As to anyone who might question the statement, I have just tested Kentmere #2 grade paper and found it has green sensitivity. I got the same result from other brands.

    PE
     
  9. dancqu

    dancqu Member

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    Likely none will question. Although a generalization, a study of
    Graded paper spectral sensitivity will show a tapering off as the
    500nm and up range is entered. Importantly for safelight use is
    how little sensitive is the paper at those wave lengths. I use
    Emaks, Kentmere Bromide, and Slavich under yellow-ish
    orange safelights with no problem. Dan
     
  10. Photo Engineer

    Photo Engineer Subscriber

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    Dan;

    The yellow safelights can allow light from about 580 nm out to 700 nm depending on safelight. I would have to look it up to give you the exact value, but some graded papers have sensitivity out to 540 nm. This is plenty of room for safety. But, all sensitivities 'taper off' on both sides of a central peak. So, blue sensitive papers taper off, as would a red sensitive paper. There is nothing unusual about tapering off in sensitivity, so I'm not sure what you mean.

    All I point out is that if you use a magenta filter in the beam, or a yellow filter in the beam, you are losing speed equivalent to the density of the filter divided by about 2. That is why I suggest white light.

    PE
     
  11. RH Designs

    RH Designs Advertiser Advertiser

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    I would suggest setting a hard grade - 4 or 5 even. The Ilford head uses two lamps with green and blue filters, and our StopClock 500 controls these independently to produce a split-grade exposure. It's not possible to get white light from the Ilford head (unless you remove the filters altogether). We haven't actually tried graded papers but given that they are mostly blue-sensitive, setting a hard grade will minimise the use of the green lamp. Maybe PE can offer some more advice given the above product information, although I entirely agree that it's largely pointless to use any filters for graded paper if you have a white-light source. Ron, do you think the green sensitivity is generally sufficient to make it worthwhile using the green lamp as well as the blue?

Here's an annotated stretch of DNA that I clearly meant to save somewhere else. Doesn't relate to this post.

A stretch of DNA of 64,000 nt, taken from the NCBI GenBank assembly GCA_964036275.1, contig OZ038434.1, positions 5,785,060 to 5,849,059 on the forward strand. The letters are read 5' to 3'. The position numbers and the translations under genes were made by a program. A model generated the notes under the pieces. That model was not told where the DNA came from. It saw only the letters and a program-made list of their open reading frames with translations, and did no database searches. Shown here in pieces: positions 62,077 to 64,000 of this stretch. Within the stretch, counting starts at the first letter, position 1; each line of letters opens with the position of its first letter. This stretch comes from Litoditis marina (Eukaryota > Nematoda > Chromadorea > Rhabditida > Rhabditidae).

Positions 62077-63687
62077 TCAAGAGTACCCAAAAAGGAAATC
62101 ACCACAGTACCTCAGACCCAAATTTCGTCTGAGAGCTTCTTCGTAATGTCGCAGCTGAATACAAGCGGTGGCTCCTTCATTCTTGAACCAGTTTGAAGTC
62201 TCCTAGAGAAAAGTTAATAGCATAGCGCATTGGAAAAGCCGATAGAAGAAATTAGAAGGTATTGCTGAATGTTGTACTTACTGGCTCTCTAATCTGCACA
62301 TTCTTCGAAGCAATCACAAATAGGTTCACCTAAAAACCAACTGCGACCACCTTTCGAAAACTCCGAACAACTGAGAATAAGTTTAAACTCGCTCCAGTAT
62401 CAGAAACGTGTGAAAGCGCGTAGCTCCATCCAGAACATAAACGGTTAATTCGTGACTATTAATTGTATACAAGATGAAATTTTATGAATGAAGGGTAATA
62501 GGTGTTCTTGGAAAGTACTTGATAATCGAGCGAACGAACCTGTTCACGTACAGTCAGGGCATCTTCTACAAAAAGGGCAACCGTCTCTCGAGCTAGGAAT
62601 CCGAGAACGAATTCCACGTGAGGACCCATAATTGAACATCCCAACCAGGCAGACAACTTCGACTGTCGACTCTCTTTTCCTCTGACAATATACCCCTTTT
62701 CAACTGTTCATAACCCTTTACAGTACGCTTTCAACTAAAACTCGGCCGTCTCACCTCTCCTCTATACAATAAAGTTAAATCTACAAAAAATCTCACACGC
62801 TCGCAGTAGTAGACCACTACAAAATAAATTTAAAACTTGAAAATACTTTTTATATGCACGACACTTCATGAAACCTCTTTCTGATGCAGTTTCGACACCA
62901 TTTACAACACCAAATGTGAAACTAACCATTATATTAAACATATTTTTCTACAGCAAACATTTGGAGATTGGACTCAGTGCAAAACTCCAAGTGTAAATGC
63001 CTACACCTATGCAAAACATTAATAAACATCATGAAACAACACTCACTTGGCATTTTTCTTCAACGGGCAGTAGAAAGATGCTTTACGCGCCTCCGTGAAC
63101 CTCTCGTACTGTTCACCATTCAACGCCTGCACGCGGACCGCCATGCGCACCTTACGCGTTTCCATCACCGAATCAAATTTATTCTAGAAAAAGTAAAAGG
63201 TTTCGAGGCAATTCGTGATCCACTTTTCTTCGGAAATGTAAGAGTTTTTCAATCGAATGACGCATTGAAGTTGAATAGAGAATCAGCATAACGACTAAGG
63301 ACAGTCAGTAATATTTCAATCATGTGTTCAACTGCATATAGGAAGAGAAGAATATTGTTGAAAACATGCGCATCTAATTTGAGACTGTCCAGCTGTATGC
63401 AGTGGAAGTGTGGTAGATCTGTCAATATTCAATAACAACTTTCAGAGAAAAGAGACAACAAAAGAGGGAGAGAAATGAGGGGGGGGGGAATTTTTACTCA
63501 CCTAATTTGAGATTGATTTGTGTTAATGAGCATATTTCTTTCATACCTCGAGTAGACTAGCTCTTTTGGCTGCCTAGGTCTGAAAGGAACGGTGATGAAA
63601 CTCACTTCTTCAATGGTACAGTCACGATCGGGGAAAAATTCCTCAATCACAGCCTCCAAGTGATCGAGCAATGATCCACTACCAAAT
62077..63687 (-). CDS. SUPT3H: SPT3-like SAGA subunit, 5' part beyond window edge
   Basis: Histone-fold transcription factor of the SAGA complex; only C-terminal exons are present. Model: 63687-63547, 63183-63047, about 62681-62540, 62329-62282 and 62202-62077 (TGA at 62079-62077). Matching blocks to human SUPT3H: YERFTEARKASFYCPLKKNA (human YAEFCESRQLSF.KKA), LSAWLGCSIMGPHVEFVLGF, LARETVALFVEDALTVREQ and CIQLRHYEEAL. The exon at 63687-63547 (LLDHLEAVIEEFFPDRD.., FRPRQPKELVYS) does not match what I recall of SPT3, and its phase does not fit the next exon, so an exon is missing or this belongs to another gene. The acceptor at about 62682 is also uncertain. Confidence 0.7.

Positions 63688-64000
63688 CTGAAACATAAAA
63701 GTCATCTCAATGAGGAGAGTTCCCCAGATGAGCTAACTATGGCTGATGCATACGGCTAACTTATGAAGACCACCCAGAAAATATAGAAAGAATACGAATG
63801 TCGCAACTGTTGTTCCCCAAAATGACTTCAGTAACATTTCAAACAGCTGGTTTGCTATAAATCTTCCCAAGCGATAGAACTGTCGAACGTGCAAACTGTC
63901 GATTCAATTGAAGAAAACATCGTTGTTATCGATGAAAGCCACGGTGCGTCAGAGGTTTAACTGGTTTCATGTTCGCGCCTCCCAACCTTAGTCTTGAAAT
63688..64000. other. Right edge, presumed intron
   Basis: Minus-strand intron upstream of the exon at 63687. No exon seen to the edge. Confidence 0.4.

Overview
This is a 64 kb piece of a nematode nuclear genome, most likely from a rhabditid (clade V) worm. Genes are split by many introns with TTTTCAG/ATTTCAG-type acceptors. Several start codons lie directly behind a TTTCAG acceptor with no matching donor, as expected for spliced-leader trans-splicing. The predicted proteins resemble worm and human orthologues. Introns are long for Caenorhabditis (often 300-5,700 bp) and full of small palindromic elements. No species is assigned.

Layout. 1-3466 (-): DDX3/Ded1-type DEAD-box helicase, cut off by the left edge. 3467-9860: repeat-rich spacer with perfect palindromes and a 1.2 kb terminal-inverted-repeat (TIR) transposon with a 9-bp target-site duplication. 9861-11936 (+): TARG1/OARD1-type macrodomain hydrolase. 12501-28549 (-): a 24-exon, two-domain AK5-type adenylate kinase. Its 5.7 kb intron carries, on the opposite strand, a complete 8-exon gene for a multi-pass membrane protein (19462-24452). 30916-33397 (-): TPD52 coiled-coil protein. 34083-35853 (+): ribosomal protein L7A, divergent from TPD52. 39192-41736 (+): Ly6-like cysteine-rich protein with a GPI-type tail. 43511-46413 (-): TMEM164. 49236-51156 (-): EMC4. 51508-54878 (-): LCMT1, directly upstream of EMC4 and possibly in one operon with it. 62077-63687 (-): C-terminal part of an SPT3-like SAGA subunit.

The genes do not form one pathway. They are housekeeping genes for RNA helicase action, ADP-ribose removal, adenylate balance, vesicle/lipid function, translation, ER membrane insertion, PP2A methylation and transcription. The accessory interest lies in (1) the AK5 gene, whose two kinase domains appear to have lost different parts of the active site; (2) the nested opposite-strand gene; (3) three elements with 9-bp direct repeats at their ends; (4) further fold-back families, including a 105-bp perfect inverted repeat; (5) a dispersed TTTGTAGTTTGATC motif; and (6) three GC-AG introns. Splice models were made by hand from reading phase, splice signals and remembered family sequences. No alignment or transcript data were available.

12. Fintan

    Fintan Member

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    Thanks Richard, I appreciate your advice.

    Fintan
     
  13. Jim Noel

    Jim Noel Member

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    Graded papers are blue sensitive only. Set your head so that it projects only blue light.
     
  14. gainer

    gainer Subscriber

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    There are two factors involved if you are using a photometer to set the exposure: the color sensitivity of the paper and the color sensitivity of the meter. My advice is to set the light's color at white and calibrate the meter so that you know the exposure values (light * time) that produce the steps of a projection step wedge. The paper does not have a sharply defined band pass. Limiting the color of light to blue will cut off some of the light to which the paper is sensitive without any benefit to the purpose at hand. Exposing with or without a filter will have no effect on contrast. Just remember that the object, if you're going to use a meter, is to "teach" your meter to see as the paper does.